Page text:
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I'm reading Neukirch's book about Algebraic number theory and I totally fail to understand something. At one point he proves that the ring of integers $\mathcal{O}_K$ of a number field $K$ is noetherian in the following manner:

"every ideal is a finitely generated $\mathbb{Z}$-module by (2.10) and therefore a fortiori a finitely generated $\mathcal{O}_K$-module."

Now 2.10 is the claim that for an integrally closed, principle ideal domain A, F its field of fractions, L a finite separable extension of F and B the integral closure of A in L, we have that "every finitely generated B-submodule $M\ne 0$ of L is a free A-module of rank $[L:F]$".

I fail to see how 2.10 is used here. I guess in our case $F=\mathbb{Q}, L=K, A=\mathbb{Z}, B=\mathcal{O}_K$. So I know that every finitely generated $\mathcal{O}_K$ submodule (in other words, ideal) is a free $\mathbb{Z}$-module, which is additional information; but how can I assume that the ideal is finitely generated in the first place? That's what I need to prove!

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Prop 2.10 is that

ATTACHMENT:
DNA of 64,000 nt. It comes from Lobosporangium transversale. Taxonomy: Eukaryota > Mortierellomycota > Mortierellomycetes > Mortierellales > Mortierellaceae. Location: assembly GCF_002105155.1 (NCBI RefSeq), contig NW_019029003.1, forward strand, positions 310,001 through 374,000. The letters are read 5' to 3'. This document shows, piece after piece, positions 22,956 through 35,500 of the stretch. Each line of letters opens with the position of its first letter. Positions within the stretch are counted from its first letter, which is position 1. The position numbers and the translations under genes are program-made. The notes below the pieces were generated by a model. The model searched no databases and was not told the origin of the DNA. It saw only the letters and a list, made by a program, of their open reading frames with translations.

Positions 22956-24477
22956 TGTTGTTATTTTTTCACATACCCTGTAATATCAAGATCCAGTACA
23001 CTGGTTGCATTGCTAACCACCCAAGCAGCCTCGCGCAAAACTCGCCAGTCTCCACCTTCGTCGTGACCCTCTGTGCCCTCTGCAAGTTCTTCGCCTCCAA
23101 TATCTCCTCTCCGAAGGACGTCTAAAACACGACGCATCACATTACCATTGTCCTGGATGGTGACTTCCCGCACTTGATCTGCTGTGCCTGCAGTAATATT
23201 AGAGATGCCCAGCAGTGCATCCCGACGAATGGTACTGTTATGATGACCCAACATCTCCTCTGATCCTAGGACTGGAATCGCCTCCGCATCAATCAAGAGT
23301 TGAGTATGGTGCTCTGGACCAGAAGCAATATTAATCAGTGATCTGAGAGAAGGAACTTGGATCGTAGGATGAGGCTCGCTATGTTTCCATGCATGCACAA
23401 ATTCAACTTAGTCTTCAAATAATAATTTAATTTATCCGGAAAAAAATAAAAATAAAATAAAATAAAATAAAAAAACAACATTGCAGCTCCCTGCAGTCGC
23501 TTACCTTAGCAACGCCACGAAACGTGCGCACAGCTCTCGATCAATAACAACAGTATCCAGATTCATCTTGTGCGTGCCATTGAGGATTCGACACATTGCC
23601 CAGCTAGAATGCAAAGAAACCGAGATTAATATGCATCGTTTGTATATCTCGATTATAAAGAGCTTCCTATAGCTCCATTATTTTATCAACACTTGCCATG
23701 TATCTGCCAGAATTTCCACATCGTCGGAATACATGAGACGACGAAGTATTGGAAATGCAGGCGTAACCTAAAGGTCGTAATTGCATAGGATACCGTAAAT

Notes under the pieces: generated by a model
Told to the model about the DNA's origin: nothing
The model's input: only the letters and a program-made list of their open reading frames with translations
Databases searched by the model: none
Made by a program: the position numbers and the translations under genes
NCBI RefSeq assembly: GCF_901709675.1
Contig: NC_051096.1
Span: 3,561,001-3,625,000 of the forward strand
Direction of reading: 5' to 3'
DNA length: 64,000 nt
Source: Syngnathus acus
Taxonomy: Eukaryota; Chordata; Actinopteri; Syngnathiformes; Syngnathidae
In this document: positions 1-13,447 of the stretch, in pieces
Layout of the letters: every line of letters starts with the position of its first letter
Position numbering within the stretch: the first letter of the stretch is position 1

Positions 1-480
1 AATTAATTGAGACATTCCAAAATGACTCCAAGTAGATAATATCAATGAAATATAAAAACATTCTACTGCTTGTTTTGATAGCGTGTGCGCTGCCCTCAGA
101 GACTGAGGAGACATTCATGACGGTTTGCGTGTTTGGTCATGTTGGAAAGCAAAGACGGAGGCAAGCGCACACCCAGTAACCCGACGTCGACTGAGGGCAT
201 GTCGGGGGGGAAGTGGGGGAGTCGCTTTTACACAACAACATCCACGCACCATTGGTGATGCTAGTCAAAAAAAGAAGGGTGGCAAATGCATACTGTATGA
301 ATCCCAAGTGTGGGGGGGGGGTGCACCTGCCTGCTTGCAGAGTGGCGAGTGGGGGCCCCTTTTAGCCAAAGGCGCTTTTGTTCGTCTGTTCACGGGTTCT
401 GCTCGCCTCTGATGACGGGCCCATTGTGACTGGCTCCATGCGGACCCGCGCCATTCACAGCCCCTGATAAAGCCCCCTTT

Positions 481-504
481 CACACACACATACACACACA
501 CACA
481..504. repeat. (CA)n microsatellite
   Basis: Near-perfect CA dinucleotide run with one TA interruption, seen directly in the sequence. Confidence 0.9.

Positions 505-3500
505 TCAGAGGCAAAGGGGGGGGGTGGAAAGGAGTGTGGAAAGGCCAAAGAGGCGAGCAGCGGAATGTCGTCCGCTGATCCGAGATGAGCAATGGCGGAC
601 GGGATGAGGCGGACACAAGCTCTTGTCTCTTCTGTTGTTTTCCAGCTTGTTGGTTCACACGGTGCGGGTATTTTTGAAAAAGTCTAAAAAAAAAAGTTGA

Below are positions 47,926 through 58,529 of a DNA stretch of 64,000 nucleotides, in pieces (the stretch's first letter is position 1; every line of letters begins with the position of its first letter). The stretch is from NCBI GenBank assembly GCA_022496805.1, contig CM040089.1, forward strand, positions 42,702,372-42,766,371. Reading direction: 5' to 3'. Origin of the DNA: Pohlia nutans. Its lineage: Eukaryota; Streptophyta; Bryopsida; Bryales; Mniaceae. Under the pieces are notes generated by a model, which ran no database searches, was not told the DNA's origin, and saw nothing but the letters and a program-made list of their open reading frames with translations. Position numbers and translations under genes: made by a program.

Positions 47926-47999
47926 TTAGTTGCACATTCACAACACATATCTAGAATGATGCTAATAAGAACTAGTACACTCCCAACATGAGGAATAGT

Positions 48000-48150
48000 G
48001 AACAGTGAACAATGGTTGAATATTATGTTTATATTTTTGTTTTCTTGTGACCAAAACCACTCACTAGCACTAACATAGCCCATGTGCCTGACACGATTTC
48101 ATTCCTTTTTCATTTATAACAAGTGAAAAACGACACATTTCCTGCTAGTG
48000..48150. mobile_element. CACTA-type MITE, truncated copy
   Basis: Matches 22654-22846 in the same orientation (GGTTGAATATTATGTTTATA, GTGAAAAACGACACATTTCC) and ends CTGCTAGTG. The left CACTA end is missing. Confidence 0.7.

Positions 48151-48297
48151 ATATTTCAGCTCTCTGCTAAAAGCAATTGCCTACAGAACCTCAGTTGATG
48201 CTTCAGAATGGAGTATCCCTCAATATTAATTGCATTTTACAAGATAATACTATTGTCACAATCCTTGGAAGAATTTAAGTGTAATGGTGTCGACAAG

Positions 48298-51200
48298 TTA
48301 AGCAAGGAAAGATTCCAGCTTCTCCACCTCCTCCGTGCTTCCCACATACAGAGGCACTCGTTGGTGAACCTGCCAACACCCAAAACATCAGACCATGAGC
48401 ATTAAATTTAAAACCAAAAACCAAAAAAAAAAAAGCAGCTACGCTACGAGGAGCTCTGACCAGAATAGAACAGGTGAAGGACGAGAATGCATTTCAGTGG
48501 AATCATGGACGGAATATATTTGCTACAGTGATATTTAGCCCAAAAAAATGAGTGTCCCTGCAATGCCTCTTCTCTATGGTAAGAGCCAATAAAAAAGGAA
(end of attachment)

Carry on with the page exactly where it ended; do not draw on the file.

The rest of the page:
"every finitely generated $B$-submodule $M≠0$ of $L$ is a free $A$-module of rank $[L:F]$".

The $B$-submodule of $L$ generated by $1\in L$, namely $B$, is a finitely generated $B$-submodule of $L$. Thus $B$ is a free $\mathbb{Z}$-module of rank $[L:F]$ by the proposition, so $B$ is a finitely generated $\mathbb{Z}$-module.

Because $\mathbb{Z}$ is noetherian and $B$ is a finitely generated $\mathbb{Z}$-module, any $\mathbb{Z}$-submodule of $B$ (in particular, any ideal of $B$) will also be a finitely generated $\mathbb{Z}$-module.

This is then where the quote

"every ideal is a finitely generated $\mathbb{Z}$-module by (2.10) and therefore a fortiori a finitely generated $\mathcal{O}_K$-module."

picks up.

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